Guernsey: Gourmet breaks for foodies

Samantha Mayling finds more than just potato peel pie on a trip to the Channel Islands.

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I’d read the book, seen the film and now it was time to visit the island. Written in 2008, The Guernsey Literary and Potato Peel Pie Society inspired the 2018 movie of the same name.

It gave VisitGuernsey a platform to promote the island around the world, and highlight how it offers foodies far more than just potato peel pie.

The flight from Gatwick took less than an hour to reach Guernsey, the second-largest of the Channel Islands at just 25 miles square, and only 30 miles from northern France.

It has a Gallic flavour thanks to its French place names, and as a Crown Dependency, it’s not officially part of the UK – although visitors don’t have to worry about plugs or currency.


Fine dining

Our first evening had even more Gallic flair thanks to David Legoupil, manager of J B Parker’s, a restaurant on the cobbled streets of St Peter Port.

Hailing from Normandy, he was our entertaining host in the wine cellar, where we sampled a flight of wines, accompanied by charcuterie, cheese and artisan bread.

He described the systematic approach to tasting wine – the appearance, nose, palate – and a lexicon of terms to describe flavours, from floral and fruity to spicy or oaky. Elements of flavour can be as varied as yeast and eucalyptus or petrol and wet wool.

With our palates suitably warmed up, we headed upstairs to choose from a mouth-watering menu that included harissa-marinated lamb rump or pollock and langoustine pie with Guernsey butter mash. Mains are from £12, with tastings available on an individual basis.

The island is home to just one five-star hotel, the Old Government House– or OGH to locals – where Lily James, star of The Guernsey Literary and Potato Peel Pie Society, stayed when she visited for the film’s premiere.

We enjoyed an introduction to Guernsey’s artisan gins – Blue Bottle, Wheadon’s and Unit Six – which tasted as splendid as they looked. I only wished we had time to put some stamps in the hotel’s Gin Passport, which allows visitors to make their way through 37 different locally and internationally-made gins.

The hotel, set in the heart of St Peter Port, has created a Guernsey Literary and Potato Peel Society menu to tie in to the book and film. It features dishes inspired by the German occupation during the Second World War, when the OGH was used by German officers as a military headquarters, becoming a Soldatenheim (soldiers’ home) in 1941.


The menu included Soldatenheim broth and potato peel pie – but I imagine our pie was tastier than the islanders’ wartime version.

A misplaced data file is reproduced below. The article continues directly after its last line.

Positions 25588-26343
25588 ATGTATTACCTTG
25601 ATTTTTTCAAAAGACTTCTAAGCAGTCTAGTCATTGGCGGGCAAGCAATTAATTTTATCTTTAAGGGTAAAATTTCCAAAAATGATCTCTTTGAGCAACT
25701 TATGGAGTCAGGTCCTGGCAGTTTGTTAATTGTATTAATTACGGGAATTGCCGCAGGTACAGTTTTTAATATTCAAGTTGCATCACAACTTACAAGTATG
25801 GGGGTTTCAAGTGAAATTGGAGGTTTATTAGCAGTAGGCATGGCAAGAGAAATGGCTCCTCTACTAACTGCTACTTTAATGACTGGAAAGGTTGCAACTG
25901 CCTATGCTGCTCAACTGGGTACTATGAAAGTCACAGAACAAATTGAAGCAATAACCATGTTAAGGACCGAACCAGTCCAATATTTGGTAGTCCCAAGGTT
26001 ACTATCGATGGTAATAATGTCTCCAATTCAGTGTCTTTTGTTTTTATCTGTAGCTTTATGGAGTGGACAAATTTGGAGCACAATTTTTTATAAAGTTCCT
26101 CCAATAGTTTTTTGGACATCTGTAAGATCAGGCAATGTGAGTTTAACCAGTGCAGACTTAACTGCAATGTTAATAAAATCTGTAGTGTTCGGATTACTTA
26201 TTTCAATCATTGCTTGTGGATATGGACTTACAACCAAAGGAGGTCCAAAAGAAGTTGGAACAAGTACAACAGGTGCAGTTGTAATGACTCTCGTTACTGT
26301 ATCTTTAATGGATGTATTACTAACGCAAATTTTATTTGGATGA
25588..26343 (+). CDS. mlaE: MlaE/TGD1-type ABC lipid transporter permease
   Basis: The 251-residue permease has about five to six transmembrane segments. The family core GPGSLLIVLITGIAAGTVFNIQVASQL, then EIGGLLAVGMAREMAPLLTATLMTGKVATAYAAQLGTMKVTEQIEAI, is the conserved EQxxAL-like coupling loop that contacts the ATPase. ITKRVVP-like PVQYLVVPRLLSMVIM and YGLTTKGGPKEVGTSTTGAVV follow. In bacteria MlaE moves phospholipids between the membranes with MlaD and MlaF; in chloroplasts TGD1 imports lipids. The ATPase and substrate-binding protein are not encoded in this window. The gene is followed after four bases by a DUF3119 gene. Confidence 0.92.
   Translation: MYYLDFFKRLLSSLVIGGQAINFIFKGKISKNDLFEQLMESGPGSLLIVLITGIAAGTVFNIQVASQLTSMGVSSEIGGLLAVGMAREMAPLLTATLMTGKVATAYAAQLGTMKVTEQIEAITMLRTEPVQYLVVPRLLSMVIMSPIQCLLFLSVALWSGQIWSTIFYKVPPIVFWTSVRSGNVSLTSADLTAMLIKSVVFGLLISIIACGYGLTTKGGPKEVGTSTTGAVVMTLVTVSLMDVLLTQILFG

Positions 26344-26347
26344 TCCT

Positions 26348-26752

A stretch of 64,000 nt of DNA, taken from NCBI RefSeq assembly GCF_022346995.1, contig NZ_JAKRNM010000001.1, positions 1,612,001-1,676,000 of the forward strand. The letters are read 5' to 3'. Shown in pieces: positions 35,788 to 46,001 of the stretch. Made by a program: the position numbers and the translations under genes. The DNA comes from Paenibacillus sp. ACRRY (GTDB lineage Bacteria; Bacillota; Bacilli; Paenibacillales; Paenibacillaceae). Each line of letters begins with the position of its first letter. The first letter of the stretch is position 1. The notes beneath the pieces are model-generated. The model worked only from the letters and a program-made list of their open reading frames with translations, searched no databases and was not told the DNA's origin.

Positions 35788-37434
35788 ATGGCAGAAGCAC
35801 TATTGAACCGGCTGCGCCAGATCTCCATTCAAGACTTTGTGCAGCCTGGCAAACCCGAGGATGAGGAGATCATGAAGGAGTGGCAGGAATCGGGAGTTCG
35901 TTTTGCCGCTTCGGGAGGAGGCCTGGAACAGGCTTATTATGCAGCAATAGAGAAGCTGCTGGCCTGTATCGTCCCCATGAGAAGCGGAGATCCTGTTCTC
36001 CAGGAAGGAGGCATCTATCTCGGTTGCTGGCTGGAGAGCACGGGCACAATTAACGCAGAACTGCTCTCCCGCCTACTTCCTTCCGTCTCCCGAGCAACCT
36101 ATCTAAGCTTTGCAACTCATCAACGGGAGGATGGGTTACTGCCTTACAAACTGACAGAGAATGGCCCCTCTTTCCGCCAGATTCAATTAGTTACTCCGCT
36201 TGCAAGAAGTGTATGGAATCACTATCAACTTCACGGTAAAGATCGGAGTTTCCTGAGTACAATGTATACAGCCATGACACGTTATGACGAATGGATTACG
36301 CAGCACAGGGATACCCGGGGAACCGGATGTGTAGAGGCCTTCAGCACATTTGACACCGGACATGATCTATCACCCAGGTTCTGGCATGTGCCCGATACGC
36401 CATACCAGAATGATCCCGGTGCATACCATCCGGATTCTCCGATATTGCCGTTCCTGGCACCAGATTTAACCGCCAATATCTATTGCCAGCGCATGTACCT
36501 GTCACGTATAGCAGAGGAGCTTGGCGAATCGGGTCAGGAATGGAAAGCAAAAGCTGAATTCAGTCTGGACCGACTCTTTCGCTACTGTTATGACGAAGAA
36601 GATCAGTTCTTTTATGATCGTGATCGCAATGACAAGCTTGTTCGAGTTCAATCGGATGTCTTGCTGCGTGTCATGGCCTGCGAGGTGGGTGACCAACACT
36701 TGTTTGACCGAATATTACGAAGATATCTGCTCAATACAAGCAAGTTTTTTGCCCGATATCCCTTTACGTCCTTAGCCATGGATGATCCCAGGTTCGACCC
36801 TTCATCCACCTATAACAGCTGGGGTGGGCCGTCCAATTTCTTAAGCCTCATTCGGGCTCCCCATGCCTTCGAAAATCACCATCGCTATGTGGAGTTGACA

The gastronomic delights extend to smaller sister island of Alderney, just one-and-a-half miles wide and three-and-a-half miles long, where capital St Anne feels more like a seaside town than a busy city.

It may be small but lunch at the Georgian House was perfectly formed, with delicious seafood options on the menu: Alderney fish soup, pickled mackerel, crab, sea bass, samphire, lobster, pollock and oysters.

Return flights from Guernsey to Alderney start at £96 with Aurigny, or day return fares by ferry with The Little Ferry Company cost £50 per person (May to September). For a guided sightseeing trip around the island, Alderney Tours offers two-hour excursions (April to October) for £15 per adult.

Back to the land

Back on Guernsey, we explored with Andy Taylor of Tour Guernsey in a huge safari truck, which let us see over hedges into fields and farms.

Our first stop was at Rocquette Cider for an orchard tour with Craig Alexander, who used to run the local airline Aurigny. He showed us how apples from 5,000 trees are collected and processed, and we sampled the cider and apple juice, while listening to his plans to start distilling apple brandy.

Next on the tour was Meadow Court Farm to see the 156-strong herd of world-famous Guernsey cows and to coo over the calves. Farmer Ray Watts gave us samples of cheeses produced on the farm. Apparently, the butter gets its bright yellow colour thanks to the cows being able to graze the grass outdoors.

Lunch was a picnic buffet, spread on the bonnet of the truck, to give us enough energy for a cycling tour of the island with Phil and Trudy Le Poidevin, of Go Guernsey.

It was a leisurely ride, with a chance to learn more about the German occupation and get off the beaten track among the hedgerows to discover ‘hedge veg’ – tables of produce left on sale by the locals.

We ended at the Portelet Beach Kiosk for ice cream and Guernsey ‘gache’ (pronounced gosh), before heading to the airport.

Ask the expert

“Guernsey is a gastronomic delight. Customers are choosing Guernsey for a foodie break as the quality and choice or restaurants is constantly evolving. Airways Holidays’ 2019 brochure features a section on Gourmet Guernsey. We have highlighted some of our favourite restaurants, foodie facts and some of the best terraces.”
Gill McCarthy, sales director at Airways Holidays


Sample product

Aurigny offers Gatwick to Guernsey return flights from £90 per person. Aurigny also flies from Stansted, Bristol, East Midlands, Manchester, Leeds/Bradford and Norwich.

Airways Holidays offers four nights at Bella Luce Hotel for two adults on a bed-and-breakfast basis, with flights from Gatwick, transfers, and a ‘Gintroduction’ experience at Wheadon’s Gin distillery, from £455 per person departing April 25.

Duke of Richmond offers double rooms from £250 per night, including breakfast.

A three-hour Guernsey tour (available May to September with Tour Guernsey) costs from £55 per person.

One-day bike hire is from £13 for an adult trekking bike with Go Guernsey.

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